It all starts with the stages of grief, then comes the hard part of working on yourself. The bad news is the stages of grief can be really painful, but the good news is that the work that comes after results in real healing, growth, and learning that will not only make you a better and stronger version of yourself, but will also prepare you for future relationships.
Let’s explore these stages together.
Looking For Unattainable Answers
Your brain has a way of looking for some kind of answer or explanation after the initial shock, because you just can’t wrap your head around the fact that you lost something that was important to you. You think maybe if you understand it, then you can fix it and it’ll all be okay again.
This is the part where you keep repeating to yourself, “no, this isn’t happening, it can’t.” It feels too overwhelming to even process, like a nightmare you can’t wake up from. Maybe if you just give it time, they’ll change their mind and things will change and it will be like it never happened.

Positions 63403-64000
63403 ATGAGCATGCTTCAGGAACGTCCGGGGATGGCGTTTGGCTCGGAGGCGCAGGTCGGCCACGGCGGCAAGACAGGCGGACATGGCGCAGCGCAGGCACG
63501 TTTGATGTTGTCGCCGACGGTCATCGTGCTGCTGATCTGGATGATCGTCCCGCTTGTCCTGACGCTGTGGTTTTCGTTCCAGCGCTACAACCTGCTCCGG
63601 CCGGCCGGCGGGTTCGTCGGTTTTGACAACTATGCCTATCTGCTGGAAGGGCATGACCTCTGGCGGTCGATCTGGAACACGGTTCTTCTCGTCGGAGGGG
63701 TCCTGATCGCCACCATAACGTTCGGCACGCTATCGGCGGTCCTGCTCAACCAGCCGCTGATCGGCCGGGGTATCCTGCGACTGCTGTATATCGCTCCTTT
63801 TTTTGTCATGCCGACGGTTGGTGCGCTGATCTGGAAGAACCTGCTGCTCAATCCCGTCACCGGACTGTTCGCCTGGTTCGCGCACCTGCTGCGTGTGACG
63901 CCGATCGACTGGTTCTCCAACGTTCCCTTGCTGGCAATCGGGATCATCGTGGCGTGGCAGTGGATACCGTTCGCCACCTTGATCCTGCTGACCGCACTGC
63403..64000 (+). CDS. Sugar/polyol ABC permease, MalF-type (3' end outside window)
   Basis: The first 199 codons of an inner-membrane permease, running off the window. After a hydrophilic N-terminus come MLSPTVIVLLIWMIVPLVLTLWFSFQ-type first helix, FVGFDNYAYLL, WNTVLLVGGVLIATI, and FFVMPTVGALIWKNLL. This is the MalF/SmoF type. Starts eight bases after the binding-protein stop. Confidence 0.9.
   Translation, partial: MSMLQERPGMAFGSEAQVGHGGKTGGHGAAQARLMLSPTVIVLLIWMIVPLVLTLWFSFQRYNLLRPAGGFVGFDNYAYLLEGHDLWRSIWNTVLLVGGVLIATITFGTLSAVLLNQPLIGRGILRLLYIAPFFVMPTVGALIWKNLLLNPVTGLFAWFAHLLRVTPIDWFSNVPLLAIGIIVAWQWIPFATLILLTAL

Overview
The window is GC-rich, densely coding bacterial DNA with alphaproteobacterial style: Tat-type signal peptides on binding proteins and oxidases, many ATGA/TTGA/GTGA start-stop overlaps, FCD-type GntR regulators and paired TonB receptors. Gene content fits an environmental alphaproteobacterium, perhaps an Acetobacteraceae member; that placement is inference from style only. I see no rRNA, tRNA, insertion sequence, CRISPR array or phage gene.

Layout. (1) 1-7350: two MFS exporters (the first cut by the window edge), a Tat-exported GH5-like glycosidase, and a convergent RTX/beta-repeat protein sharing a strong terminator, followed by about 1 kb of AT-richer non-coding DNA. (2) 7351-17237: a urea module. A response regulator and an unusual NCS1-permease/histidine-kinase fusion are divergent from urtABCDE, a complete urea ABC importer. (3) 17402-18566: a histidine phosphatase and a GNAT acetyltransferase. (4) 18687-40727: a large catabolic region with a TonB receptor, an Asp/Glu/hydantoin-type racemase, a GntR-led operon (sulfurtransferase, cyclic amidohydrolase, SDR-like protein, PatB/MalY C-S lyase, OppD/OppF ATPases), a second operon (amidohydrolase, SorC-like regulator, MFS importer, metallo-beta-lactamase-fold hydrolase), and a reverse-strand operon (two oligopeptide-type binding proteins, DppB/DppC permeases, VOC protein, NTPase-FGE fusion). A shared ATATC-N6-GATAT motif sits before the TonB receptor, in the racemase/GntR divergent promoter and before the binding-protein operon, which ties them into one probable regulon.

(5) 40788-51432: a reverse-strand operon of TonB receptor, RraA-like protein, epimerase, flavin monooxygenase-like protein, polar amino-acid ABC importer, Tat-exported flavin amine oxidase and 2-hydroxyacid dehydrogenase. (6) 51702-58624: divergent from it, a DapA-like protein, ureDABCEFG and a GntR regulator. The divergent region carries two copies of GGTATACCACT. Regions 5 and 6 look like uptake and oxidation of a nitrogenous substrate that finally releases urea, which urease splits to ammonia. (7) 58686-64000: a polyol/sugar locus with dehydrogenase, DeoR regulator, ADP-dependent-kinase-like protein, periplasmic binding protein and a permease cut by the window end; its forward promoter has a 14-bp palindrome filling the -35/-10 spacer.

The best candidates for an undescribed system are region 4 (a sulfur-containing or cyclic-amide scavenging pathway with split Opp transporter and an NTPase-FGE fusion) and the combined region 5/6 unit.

Begging And Pleading
This is the step that people tend to regret the most. You’re slowly coming to terms with the fact that this is your new painful reality, but you so badly still want to get rid of it. If it’s a break, you try bargaining, you make all sorts of promises and grand gestures and cling on to any hope. You think if they could just see how badly you want it, then maybe they will too.
Being Overcome With Anger
The more you think about it, the angrier you feel. How could they just abandon you like this? Why does the world always work against you when you’re trying your best? You’re mad at yourself, the person who hurt you, and the whole rest of the world because you can’t make sense of it or control it.
Surrendering To Acceptance
After anger comes acceptance. Even though you don’t like it, you’re coming to terms with the fact that this is your new reality, so you might as well start taking some steps forward instead of trying to retrieve the past.
Purposely Disengaging And Letting Go